12/29/18 Lodi, CA – Traffic Stop – Suspect Had A Loaded AR15 – Foot Chase – Fight With Officers – Escaped And Stole Lodi Patrol Car – Lights And Sirens Used – Patrol Car Found Abandoned And Crashed
December 29, 2018
A Friday night traffic stop took a strange turn for the Lodi Police Department, when an officer’s vehicle was temporarily stolen as he pursued a suspect on foot.
When a Lodi police officer attempted to stop a vehicle in the area of East Pine Street and South Main Street at approximately 11:30 p.m. Friday, the vehicle initially failed to yield and pulled into a nearby alley, according to Sgt. Steve Maynard.
The driver, 35-year-old Joshua Sequeira of Lodi, fled the vehicle on foot and the officer left his patrol vehicle unattended as he gave chase before other officers responded to assist and located him nearby, Maynard said.
While Sequeira fought with officers before being taken into custody, 33-year-old Brian Joachim of Lodi reportedly jumped into the unattended patrol vehicle and drove by the officers, yelling at them before speeding away, police reported.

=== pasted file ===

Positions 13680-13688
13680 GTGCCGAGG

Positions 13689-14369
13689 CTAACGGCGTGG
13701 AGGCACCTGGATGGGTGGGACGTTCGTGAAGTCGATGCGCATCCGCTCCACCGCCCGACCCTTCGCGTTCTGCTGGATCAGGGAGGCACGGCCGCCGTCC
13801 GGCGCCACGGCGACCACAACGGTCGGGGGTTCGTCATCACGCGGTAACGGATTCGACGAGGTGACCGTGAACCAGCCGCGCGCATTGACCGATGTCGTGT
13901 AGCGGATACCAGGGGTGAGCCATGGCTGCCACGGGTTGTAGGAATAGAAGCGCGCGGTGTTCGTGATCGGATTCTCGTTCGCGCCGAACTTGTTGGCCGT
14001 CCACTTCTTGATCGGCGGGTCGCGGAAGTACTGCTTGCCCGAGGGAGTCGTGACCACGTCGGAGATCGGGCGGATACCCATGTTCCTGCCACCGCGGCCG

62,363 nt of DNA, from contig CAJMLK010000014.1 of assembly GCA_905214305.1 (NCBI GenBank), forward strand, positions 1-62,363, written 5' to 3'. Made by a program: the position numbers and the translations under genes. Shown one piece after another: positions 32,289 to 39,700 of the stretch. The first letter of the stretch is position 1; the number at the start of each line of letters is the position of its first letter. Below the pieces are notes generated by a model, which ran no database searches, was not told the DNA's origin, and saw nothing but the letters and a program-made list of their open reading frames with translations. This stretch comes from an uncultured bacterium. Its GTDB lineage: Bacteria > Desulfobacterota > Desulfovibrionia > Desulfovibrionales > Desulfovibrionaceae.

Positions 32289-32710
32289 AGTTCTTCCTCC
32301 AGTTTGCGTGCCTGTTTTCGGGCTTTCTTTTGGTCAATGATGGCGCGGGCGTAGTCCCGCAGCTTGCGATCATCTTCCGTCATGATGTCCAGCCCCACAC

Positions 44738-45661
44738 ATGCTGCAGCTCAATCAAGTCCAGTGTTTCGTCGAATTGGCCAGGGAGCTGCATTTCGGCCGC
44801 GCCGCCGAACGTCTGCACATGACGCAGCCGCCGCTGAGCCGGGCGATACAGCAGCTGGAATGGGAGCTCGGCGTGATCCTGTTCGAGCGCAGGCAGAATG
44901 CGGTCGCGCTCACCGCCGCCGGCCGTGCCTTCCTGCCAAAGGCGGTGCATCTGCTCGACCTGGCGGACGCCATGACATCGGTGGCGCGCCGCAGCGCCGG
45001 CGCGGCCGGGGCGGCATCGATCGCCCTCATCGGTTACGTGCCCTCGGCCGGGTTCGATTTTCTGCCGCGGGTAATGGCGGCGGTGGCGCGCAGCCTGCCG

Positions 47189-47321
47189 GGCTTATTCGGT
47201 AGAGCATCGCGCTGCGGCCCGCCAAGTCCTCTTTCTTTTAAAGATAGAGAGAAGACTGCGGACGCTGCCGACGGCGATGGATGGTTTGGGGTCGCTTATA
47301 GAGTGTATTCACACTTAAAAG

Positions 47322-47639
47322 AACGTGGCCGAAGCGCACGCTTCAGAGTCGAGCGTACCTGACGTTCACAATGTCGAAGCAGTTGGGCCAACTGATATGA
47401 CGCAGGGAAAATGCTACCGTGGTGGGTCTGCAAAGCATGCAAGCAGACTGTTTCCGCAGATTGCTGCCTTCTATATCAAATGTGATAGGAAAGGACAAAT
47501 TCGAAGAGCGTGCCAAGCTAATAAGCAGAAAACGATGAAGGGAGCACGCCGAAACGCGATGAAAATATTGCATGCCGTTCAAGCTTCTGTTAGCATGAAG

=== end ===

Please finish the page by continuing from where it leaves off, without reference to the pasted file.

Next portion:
“He’s one of our frequent flyers,” Maynard said of Joachim.
Officers found the patrol vehicle unoccupied in the area of East Pine Street and Beckman Road, having crashed into a Caltrans fence pole, and located Joachim nearby before taking him into custody.
Officers said they found a loaded AR-15 rifle and an extended magazine in Sequeira’s vehicle, and arrested him on suspicion of multiple weapons violations and resisting arrest.
Joachim was arrested on suspicion of vehicle theft, resisting arrest and evading.
This is not the first time a Lodi police officer’s vehicle has been stolen, Maynard said, but a GPS system installed in each car allows the department to track their locations.
“We know where (a vehicle) is at all times, and then everyone gets involved in trying to recover it,” he said.
Although officers take every precaution they can to prevent their vehicles from being stole, Maynard said the split-second decisions required when responding to emergencies such as Friday night’s traffic stop can make it difficult for officers to predict how a suspect might act.
“In a situation like that where they guy jumps out and runs and he has a loaded assault rifle in his car, we don’t know if he’s going to get back in and start shooting,” he said. “You take every precaution you can, but you can’t always cover everything that might happen.”